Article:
Study looks at factors impacting global dairy processor margins in volatile times
By Case Dorresteyn
Dairy and Relocation Consultant
Wisconsin Dairy Business Innovation Center
An interesting study on margins in the global dairy sector was recently completed by the Netherlands Rabobank. Covering the time period of 2006-2010, the study was set up to determine which processors managed to maintain or increase margins in times of extreme price volatility.
The study looked at five different groups of dairy processors:
1.) The processors that produce “fast moving consumer goods” – Nestlé, Danone and Emmi
2.) A group of cheese producers – Saputo, Glanbia, Bongrain, Bel, Warrnambool and Milk Link
3.) Processors that run large milk bottling operations – Dean Foods, Parmalat, Dairy Crest, Granarolo and Morinage
4.) Cooperatives that have a presence in more than one of the above market segments – Arla Foods, Nordmilch, Murray Goulburn and Agropur
5.) An Asian category with Mengniu, Yili and Bright Dairy (China) and other Asian processors as Alaska Milk, Vinamilk, Dutch Lady and Ultrajaya
Looking back at this volatile period, it turned out that companies were the least affected if price increases could be quickly implemented, if they sold value-added products, or if operational costs could be reduced. Rabobank concludes that the companies with the strongest brands easily weathered the storm. Their 2010 operational margins were close to 15%, while 12% in 2006 and the business was hardly affected because of the strong A-brands.
Cheese producers in 2008 really struggled as they could hardly increase cheese prices despite of increased cost of milk. On top of that they battled strongly reduced sales and large inventories. Today they are in better shape as a result of more efficient production techniques and improved logistics. Furthermore, they developed better market strategies for their whey. Rabobank estimates the gross margin for the cheese producers to be at 8%.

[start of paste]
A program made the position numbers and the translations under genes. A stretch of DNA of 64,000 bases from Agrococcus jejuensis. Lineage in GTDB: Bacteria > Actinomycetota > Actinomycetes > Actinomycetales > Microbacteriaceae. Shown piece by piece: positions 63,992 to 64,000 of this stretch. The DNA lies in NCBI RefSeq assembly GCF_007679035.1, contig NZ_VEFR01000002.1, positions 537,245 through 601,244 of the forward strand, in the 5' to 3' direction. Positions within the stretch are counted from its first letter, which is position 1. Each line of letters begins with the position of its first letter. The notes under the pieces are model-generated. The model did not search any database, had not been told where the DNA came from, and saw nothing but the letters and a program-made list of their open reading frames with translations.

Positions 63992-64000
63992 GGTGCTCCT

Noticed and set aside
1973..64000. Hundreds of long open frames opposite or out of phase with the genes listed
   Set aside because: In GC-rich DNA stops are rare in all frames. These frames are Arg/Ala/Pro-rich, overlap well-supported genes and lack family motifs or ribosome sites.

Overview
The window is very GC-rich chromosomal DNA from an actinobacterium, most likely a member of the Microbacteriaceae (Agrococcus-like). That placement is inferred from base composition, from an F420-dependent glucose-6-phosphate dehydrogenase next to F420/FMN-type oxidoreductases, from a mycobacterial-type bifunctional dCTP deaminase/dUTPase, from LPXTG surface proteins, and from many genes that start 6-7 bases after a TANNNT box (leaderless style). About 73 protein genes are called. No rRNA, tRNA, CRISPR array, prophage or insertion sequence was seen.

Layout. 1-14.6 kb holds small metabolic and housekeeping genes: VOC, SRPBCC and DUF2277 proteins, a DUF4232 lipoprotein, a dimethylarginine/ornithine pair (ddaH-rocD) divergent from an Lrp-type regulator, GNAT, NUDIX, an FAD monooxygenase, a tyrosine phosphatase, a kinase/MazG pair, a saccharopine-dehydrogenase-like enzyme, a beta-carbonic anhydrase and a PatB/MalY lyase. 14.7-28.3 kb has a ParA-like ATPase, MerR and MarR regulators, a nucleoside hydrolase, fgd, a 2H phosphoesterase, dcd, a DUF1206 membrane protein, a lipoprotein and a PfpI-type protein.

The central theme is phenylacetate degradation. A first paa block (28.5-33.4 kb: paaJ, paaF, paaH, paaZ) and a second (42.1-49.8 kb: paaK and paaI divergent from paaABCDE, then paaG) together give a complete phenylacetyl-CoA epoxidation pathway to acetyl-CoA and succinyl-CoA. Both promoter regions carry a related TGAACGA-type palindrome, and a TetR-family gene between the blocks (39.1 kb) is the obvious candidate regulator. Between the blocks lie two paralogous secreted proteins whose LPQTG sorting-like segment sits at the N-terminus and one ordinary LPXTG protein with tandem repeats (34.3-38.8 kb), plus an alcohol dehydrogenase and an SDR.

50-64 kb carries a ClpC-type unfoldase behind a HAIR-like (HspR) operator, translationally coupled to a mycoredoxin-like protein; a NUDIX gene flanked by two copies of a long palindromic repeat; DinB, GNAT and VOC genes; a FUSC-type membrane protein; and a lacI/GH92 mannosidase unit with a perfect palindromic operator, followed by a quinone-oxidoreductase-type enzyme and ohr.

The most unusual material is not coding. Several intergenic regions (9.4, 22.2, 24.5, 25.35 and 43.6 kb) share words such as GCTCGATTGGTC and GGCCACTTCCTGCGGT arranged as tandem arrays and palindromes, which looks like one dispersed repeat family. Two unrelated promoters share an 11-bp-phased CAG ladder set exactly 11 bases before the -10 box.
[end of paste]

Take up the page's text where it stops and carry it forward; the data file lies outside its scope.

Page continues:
Processors who bottle milk were most affected by the difficult years. After some years with stable margins, 2010 turned into a tough year because of high costs and a stronger market position of A-brands. Average margins for this group decreased from 6% to 4%.
The exact position of the co-ops is difficult to explain, according to Rabobank, as co-ops are not geared toward maximum profit, but are instead geared toward maximum benefit for the milk-supplying co-op members. Over the reported period the co-op margins were at the 3% level.
Similar margins (3%) were realized by the Chinese companies. The competition from foreign companies is getting stronger all the time and even today the Melamine crises is still a factor in the mind of the Chinese consumer.
The most successful players are located in southeastern Asia. Large markets shares and increasing product demand from 2006 to 2010 allowed them to double their margins to about 20%. Further improvements are predicted for the coming five years as well.
The bank predicts that the processors with the fast moving consumer goods will continue to be the ones to realize better margins. Furthermore they claim that the gap with cheese producers, milk bottlers and cooperatives will widen unless these companies regroup and make smart business decisions.
For more information, visit www.dbicusa.org.